The New Testament Church
Systematic and Biblical
“A New Testament Church Ministry’s Perspective of the Apostle Doctrines”
Bishop J. L. Payne, DD ThD
Christian Theology over the last three or more decades:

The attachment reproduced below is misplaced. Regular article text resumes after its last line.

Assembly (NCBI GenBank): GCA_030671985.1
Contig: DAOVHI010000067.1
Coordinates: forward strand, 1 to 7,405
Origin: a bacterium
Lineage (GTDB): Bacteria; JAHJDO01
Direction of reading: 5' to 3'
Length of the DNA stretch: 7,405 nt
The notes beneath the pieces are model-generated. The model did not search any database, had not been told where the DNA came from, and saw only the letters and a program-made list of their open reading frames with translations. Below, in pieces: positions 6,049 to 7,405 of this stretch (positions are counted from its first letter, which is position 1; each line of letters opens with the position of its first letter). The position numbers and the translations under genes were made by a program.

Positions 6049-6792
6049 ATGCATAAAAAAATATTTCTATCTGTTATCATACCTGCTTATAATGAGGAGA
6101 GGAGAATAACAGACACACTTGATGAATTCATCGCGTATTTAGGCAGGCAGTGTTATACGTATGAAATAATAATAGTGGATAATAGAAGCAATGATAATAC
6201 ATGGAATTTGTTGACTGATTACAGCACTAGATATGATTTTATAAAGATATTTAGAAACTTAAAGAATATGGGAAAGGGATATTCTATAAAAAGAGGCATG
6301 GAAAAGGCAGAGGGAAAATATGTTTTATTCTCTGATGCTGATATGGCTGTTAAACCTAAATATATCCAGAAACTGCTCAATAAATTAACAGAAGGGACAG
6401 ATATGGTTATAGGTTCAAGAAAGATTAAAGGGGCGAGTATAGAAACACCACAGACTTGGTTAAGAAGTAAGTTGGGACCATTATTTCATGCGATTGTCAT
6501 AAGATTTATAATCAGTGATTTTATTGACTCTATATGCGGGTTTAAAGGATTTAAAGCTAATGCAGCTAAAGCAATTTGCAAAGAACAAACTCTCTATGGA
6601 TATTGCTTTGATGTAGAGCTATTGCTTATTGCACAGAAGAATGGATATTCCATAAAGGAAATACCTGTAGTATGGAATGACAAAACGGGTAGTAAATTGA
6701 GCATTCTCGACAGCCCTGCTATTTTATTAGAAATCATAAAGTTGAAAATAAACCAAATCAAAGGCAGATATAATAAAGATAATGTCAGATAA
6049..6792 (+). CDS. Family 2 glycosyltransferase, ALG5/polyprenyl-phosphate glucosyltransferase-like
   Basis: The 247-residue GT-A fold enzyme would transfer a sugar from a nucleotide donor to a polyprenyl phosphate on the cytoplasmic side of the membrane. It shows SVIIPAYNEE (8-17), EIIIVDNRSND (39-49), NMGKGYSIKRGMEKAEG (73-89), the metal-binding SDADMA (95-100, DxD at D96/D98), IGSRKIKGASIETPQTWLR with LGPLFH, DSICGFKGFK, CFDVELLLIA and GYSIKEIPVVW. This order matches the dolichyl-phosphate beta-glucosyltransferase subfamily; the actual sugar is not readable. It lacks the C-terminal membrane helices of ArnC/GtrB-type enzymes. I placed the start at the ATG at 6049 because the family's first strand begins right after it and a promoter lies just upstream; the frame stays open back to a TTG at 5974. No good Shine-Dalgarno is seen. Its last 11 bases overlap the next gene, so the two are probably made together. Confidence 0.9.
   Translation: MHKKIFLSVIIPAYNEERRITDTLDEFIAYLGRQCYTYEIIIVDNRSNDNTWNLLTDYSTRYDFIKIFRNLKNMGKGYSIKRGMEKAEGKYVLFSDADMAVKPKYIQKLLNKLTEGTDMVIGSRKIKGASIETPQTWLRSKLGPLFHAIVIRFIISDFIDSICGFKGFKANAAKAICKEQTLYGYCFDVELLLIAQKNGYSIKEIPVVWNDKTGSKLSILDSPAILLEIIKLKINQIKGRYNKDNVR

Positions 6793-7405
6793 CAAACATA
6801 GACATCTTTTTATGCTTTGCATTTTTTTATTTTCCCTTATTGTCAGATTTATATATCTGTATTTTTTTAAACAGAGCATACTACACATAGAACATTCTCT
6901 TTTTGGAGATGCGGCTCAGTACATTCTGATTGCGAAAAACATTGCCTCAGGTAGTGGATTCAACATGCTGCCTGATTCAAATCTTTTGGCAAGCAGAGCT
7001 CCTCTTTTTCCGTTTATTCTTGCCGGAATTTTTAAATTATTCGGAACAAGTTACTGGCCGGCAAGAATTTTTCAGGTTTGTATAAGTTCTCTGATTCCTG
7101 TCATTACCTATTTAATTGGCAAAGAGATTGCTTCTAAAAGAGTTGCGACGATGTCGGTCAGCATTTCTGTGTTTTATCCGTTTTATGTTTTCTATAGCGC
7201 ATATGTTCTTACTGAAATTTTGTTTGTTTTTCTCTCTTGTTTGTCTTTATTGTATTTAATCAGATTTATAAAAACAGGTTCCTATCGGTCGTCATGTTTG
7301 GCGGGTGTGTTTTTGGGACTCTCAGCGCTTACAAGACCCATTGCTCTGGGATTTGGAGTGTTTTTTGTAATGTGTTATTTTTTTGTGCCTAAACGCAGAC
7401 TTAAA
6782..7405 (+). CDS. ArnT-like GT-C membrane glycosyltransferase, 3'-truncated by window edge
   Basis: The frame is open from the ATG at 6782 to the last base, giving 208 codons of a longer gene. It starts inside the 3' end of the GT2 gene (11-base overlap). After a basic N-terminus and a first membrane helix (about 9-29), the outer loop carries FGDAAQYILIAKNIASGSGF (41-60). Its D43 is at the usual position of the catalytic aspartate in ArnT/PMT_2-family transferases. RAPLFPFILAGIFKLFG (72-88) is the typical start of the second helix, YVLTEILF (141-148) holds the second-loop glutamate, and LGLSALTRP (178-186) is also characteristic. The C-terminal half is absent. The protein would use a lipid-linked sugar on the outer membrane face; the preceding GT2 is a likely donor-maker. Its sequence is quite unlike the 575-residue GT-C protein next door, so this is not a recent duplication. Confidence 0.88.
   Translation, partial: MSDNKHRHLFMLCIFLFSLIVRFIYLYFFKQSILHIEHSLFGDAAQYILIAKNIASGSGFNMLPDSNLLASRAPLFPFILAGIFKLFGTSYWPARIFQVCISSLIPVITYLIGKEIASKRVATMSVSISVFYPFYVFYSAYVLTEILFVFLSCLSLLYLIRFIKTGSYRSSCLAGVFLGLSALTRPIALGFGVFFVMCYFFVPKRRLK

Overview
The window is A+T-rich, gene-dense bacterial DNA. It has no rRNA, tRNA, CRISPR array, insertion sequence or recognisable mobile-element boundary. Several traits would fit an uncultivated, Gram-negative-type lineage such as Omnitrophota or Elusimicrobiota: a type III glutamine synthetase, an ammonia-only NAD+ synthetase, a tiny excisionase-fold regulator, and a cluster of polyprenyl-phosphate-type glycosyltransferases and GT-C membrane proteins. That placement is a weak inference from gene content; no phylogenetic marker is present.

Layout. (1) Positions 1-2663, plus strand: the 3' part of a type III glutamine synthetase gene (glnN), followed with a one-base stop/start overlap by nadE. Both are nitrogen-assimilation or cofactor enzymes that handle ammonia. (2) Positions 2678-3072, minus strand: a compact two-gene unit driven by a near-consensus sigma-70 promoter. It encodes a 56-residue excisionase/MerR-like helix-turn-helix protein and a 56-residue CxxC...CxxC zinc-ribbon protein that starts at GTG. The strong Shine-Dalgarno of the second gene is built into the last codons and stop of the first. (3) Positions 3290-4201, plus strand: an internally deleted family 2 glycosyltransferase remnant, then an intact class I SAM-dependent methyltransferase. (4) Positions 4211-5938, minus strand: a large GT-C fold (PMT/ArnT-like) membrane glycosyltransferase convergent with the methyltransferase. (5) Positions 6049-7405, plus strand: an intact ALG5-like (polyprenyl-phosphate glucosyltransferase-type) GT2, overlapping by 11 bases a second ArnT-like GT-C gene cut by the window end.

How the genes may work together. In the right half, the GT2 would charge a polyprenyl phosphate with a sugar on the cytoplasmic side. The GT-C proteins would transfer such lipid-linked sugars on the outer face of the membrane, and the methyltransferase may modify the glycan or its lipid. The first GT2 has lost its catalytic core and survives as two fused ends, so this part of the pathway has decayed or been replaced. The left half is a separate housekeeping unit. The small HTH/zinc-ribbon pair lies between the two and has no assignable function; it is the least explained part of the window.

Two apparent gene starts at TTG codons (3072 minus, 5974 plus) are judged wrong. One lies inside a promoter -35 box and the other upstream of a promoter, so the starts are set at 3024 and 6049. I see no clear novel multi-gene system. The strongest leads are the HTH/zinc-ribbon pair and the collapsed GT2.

There has been a revolutionary breakthrough in New Testament understanding of the Apostle's Doctrines throughout the Christian Church. The 21st Century holds an even greater breakthrough. There has also been new understanding regarding the teaching and preaching of the Kingdom of God. The Kingdom of God is at hand. Academic minds in the Christian world has re-examined the teaching of the Apostle. One clear truth has emerged, that is the understanding and teaching of the Doctrine of the Kingdom of God. Theological debate has been very few in relationship to this study and it unveiling. The facts are evident through the New Testament teaching of the letters of the first-century Apostle to the Gentiles, Paul of Tarsus. We now recognized that the Apostle Paul was not merely engaging first-century challenge to Judaism on its own terms, certainly not in the context as Protestant-Catholic debates of the sixteenth century. A new historical perspective on the meaning of Paul's position for and against the Jews, which occupies so much of his recorded correspondence in several of his earlier written epistles, is based on the perspective that the recognition that he gives to Judaism is not a religion of self-righteousness whereby humankind seeks to merit salvation before God. So many Christian minds interpret it in this manner. Paul's argument with the Judaizers was not about Christian grace versus Jewish legalism. Rather, his argument was more about the status of Gentiles in the church. Paul's doctrine of justification, therefore, had far more to do with Jewish-Gentile issues than with questions of the individual's status of Judaizers before God and their interpretation of the law as it applied to Christ. With this new perspective on the challenge Paul brings to the first century church (the beginning of the New Testament Church), we are now able to: . Better understand the Apostle's Doctrines, teaching of Paul, the Apostle and the early church leadership; . Be able to reconcile contemporary biblical thought with a working and practical Christian theology for today; . Above all we can build a common ground between all faiths of Christ, Catholics, Jews and Protestants; . Improve dialogue between Christians and Jews; and find a flesh theological foundation for our faith and the social existence and justice between us as universal followers of Christ of all faith throughout the world. We must recognize the Christian banner we carry and the universal faith we embrace for all men and women to be saved.